They then approached the Human Fertilisation and Embryology Authority to have the eggs moved to a clinic in New York that agreed to do it, but the regulatory agency turned them down.
First, there was on the face of it the misstatement of certain of the evidence about A’s consent by the Committee. Second, even if what the Committee meant was that there was a lack of effective consent because the appellants could not show that A received information on certain matters, the Decision was flawed because the Committee pointed to the lack of certain evidence without explaining why A needed to receive that information and give that consent. The third level is that the Committee did not ask the prior question of what information the HFE Act required to be given to A in the circumstances of her case.
Vaughn, with the International Fertility Law Group, and Michelle Keeyes, a partner with Reproductive Law Center in California, both told The Post last week that indeed it is rare but that they have seen cases in the United States in which parents or spouses have used eggs or embryos posthumously.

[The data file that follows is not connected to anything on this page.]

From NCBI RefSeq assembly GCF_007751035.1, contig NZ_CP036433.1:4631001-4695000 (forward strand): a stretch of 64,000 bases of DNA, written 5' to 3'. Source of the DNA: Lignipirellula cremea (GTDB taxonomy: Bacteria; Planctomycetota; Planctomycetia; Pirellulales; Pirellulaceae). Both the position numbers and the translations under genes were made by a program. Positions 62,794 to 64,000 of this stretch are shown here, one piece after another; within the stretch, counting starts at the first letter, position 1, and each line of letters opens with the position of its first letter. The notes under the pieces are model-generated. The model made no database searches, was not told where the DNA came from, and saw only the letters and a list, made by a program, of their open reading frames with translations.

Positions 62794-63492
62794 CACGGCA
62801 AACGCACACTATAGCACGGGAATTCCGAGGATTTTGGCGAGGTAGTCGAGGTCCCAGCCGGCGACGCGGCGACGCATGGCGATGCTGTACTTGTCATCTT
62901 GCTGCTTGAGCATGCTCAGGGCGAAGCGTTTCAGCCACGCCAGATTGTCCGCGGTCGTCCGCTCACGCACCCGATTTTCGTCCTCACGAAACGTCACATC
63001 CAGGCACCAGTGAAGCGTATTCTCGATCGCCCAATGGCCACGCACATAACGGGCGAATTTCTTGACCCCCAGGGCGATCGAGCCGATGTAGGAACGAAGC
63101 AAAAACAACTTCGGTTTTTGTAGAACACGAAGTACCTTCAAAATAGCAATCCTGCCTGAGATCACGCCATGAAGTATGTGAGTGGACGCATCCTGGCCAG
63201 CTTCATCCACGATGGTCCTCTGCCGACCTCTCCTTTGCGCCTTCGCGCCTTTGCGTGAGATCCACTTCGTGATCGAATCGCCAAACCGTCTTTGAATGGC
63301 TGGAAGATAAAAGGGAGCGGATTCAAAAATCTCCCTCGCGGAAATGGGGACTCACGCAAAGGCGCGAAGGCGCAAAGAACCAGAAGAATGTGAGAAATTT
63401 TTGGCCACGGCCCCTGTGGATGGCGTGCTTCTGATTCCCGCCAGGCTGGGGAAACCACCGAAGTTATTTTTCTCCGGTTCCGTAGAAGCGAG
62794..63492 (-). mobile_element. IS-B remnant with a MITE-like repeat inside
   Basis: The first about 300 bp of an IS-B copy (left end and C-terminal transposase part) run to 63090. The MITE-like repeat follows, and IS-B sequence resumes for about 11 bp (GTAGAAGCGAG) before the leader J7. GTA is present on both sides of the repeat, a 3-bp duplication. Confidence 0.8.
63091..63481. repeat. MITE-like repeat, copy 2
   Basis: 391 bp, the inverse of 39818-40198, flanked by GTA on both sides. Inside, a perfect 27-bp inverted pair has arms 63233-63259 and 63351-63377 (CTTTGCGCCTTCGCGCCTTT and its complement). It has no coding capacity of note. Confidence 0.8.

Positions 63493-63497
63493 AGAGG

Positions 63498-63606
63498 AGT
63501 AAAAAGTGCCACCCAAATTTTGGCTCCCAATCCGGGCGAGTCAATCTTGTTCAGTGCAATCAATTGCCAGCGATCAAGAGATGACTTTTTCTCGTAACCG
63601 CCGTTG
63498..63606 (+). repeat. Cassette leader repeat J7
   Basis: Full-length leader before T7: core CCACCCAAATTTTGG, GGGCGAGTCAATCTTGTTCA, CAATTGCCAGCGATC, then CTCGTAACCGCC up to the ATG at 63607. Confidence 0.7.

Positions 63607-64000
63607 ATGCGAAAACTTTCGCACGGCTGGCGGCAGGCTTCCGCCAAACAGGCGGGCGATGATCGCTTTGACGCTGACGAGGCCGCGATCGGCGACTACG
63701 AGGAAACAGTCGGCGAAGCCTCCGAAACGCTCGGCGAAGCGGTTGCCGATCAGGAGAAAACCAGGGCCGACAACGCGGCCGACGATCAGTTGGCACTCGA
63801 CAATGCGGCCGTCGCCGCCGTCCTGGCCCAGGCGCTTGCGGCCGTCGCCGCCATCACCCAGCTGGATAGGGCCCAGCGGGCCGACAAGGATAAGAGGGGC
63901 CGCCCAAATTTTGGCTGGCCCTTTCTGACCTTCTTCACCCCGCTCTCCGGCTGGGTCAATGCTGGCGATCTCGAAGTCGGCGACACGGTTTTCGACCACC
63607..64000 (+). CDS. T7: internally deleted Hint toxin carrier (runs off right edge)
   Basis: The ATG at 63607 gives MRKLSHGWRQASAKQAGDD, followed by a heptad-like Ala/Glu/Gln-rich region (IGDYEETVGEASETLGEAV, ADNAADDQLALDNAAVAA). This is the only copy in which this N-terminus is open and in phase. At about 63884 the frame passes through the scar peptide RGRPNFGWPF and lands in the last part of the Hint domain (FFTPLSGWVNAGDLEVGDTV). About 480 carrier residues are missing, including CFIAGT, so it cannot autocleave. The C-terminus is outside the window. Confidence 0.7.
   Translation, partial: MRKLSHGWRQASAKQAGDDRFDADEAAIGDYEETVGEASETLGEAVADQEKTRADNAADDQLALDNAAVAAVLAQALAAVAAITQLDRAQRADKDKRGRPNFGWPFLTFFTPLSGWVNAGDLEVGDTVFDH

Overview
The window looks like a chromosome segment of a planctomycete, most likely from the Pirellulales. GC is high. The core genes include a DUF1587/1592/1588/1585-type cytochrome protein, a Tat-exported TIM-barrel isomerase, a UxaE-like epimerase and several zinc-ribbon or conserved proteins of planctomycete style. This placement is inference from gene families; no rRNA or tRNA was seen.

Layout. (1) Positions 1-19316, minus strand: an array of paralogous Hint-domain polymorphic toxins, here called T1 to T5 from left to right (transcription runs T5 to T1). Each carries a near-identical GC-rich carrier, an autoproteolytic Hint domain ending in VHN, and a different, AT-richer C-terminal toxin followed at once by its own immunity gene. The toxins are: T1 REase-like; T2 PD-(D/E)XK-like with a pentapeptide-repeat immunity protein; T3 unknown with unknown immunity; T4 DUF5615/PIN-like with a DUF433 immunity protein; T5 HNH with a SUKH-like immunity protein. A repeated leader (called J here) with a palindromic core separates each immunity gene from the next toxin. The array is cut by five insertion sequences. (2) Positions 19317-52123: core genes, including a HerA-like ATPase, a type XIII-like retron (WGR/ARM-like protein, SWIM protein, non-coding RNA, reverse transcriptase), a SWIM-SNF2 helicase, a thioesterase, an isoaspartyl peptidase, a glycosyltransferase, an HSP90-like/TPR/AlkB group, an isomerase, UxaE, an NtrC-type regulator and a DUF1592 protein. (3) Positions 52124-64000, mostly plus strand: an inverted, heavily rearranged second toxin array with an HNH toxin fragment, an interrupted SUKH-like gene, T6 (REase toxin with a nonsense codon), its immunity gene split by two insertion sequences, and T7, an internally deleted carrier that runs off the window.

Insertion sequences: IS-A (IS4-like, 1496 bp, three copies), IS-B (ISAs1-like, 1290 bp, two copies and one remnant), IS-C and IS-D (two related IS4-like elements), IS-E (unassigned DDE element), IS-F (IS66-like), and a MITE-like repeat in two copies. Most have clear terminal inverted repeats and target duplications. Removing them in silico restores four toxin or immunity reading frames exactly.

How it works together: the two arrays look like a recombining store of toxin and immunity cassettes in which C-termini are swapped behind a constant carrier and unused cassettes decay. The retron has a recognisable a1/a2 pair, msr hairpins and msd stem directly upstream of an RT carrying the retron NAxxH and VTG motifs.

As for the woman in England, she said she has “no doubt” this is what her daughter wanted.
“I have absolutely no doubt in my mind that, as far as A was concerned, her eggs held a life force and were living entities in limbo waiting to be born,” Mrs. M said in a statement last year, according to the Guardian.
“She was clear that she wanted her genes to be carried forward after her death. She had suffered terribly, and this was the one constant in her remaining years from which she never wavered.”